Prophet, or at least to make a public profession of fer• vitude.' And that no man might buy or fill, fave he that had the mark, or the name of the Beast, or the number of his name. • That which does the best open the
mystery of these expressions,' says Dr. Creslener, is • that observation of Grotius upon this place, that it was a common fashion in St. John's time for every Heathen God to have a particular society, or fraternity belonging to him; and the way of admitting any into ' these fraternities was, 1. By giving them some hieroglyphic mark in their hands or forehead, which was accounted sacred to that particular God; as that of an * ivy-leaf to own themselves of the fraternity of Bac
chus. 2. By fealing them with the letters of the name of 'that God. And 3. with that number, which the Greek • letters of their name did make up; for the numeral cy
'pliers of the Greeks were the letters of the alphabet 20.
Those who have the Mark of the Beast,' I am again quoting from Dr. Lancaster, ‘may be such whose con*Jtant purpose it is to defend the worship of the Beast, * being active and vigorous therein. Those who have • the Name of the Beast are such who are known to be ' slaves or followers by his name being called upon them; the imposing of a name betokening the subjec'tion of the party named to the imposer. And therefore • slaves were new named by their masters, and marked, * anciently, with their masters names, that it might be ' publicly known whose slaves they were. Those who
have the Number of the Name of the Beast may be such as are his worshippers in a private manner, and discover • themselves to be so by some private mark.–To pro• hibit persons from buying and selling is to banish them from public fociety, and to exclude them from the
benefit or protection of the laws. And this has been * done by the false Prophet against those who would not * embrace his religion, or submit to his authority.'
* If,' says Mr. Evanson, 'We understand the prophet's buying and selling in the literal sense, the excommuni'cation of heretics, that is, of those who profess not the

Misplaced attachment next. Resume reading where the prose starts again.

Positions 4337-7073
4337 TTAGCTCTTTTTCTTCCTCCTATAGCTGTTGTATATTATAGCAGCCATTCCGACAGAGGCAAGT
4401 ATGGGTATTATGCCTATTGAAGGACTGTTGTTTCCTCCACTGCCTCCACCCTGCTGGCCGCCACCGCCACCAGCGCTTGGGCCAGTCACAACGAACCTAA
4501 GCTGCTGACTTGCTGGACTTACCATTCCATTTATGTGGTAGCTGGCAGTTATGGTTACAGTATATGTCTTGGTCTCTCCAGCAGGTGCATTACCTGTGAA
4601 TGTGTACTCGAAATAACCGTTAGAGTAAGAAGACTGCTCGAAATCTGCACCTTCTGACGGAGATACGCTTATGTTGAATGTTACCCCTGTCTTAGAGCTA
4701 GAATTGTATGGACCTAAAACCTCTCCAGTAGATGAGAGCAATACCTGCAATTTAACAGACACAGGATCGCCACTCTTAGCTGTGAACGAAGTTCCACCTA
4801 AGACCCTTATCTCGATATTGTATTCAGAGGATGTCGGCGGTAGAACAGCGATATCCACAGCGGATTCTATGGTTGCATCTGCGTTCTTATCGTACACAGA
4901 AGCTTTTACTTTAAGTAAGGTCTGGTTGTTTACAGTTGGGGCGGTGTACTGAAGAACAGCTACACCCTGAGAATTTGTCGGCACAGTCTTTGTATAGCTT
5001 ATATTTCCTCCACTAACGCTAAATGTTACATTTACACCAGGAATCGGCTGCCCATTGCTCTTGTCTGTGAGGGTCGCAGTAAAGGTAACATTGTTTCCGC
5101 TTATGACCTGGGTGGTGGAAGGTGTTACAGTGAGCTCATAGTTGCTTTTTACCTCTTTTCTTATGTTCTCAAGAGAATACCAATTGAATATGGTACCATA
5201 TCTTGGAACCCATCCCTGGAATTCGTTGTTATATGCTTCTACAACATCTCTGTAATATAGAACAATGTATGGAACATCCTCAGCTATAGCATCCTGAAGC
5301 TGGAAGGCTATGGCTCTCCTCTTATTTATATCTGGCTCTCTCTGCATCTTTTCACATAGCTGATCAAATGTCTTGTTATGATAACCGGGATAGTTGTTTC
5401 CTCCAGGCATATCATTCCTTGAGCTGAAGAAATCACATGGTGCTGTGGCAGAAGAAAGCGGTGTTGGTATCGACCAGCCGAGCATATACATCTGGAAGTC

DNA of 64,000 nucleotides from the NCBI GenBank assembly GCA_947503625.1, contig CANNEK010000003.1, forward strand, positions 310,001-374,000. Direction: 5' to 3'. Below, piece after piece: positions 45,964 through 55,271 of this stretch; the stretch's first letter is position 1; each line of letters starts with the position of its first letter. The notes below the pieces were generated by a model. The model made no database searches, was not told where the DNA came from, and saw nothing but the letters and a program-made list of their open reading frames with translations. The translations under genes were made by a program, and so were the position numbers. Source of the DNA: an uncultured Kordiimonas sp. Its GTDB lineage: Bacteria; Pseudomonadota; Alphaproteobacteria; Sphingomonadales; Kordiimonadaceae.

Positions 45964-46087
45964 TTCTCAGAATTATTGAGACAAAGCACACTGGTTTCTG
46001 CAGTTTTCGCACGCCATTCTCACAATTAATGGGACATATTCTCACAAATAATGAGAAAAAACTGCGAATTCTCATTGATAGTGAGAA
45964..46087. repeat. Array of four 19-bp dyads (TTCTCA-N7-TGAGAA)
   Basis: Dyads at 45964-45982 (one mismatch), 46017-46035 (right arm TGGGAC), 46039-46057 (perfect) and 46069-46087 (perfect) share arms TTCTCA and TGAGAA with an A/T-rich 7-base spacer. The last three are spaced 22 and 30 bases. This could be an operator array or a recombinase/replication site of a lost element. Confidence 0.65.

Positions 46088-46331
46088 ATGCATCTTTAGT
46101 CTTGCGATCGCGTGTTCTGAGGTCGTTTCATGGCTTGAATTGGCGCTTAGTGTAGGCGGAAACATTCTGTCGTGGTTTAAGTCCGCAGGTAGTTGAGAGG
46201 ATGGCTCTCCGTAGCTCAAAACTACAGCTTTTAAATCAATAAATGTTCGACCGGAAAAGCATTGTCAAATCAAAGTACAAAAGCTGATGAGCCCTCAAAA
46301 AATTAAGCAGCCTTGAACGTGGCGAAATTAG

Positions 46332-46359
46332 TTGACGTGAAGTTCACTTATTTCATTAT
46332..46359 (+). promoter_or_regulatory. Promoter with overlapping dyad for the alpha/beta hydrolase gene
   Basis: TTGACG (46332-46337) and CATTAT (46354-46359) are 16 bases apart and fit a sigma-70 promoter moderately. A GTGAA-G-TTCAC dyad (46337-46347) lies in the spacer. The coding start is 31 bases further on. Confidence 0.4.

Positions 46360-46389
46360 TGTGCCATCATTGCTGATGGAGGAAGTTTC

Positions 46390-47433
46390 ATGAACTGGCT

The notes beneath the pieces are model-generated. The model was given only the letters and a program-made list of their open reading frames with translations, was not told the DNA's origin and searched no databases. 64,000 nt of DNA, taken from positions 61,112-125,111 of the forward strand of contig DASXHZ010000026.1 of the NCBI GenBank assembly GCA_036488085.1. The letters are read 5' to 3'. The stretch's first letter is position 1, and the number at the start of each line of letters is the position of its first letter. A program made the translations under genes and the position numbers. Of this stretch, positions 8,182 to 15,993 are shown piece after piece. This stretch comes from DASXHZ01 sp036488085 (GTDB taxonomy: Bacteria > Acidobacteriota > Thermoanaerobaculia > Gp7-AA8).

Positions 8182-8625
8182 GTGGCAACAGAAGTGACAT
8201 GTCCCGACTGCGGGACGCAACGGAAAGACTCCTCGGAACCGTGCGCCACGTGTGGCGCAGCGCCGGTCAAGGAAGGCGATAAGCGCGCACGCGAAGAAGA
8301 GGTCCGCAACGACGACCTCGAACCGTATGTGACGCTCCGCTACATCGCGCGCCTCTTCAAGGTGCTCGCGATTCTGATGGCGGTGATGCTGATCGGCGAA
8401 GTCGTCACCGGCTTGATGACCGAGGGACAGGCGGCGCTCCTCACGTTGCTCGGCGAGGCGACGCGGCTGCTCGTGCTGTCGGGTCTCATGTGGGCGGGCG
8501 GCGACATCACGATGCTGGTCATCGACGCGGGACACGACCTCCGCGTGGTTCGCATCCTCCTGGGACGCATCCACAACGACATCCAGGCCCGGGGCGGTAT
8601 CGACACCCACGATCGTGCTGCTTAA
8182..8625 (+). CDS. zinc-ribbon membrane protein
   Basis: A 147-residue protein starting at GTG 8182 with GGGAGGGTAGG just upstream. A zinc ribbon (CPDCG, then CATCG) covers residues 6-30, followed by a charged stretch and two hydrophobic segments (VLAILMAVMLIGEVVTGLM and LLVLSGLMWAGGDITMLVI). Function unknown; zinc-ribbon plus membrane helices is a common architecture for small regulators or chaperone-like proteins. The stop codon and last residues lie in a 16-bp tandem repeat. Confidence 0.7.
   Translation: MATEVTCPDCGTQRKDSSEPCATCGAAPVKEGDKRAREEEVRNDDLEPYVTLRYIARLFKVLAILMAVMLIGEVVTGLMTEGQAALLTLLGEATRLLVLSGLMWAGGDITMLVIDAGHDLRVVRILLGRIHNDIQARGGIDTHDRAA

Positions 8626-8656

theological tenets by law established, affords us the 'most convincing proof of the full completion of this
part of the prophetic vision. But it is to be observed, * that the language of this prophecy is almost every ' where figurative. And, since the apostate church is ' called the city Babylon, and, in the eighteenth chapter, • is represented as carrying on a most extensive and
to Dem. of the Pr. Appl. of the Apoc. p. 274. Thus the name of • Thouth or the Egyptian Mercury was signified by the number 1218; the name of Jupiter, as Hapxin or the beginning of things, by the number 717; and the name of the Sun, as nus goud, or 'engs the author of rain, by ! the uumber 608.' Bp. Nawton,
gainful traffic, and her teachers are described as mer: chants: the causing that no man might buy or sell who
wore not the badge of servitude to the religion of the • civil magistrate, may, with great reason, be interpreted 'to signify the prohibiting all persons from giving or
receiving any religious instructions, but what were * conformable to that standard of belief, which the ruling powers, for the time being, decreed to be truly orthodox 21 .'
That the influence of the two-horned Beast, the re. presentative of the antichristian priesthood, has for centuries been diminishing, that his power is now greatly decayed, and that the existing circumstances of the world threaten the downfal of every remnant of spiritual usurpation, are circumstances which may be reflected on with no small degree of pleasure, by the friend of liberty, by the advocate of free inquiry, and the genuine lover of the gospel.
After the two-horned and the ten-horned Beasts have been so diffusely illustrated, the symbol of the Dragon ought not to be passed over altogether in filence; and the rather, because the passage cited from bp. Hurd, wherein he asserts it to be the symbol of the Old Roman Government in its Pagan state, stands in need of explication.
With respect to the Dragon, that is mentioned in se. veral parts of ch. xii. and xiii. what the prelate asserts is perfectly true; for there its meaning is manifestly restricted; being described with the emblems of the Ro. man Empire, as having seven heads and ten horns, and seven crowns upon his heads 22. But it follows not
& Let. to bp. Hurd, P. 59.
** XII. 3. Wolfius upon this verse (in his Curæ Philologicæ) thinks it 'worthy of remark, that, in the time of St. John, the Dragon began to be represented on the military standards of the Roman emperors.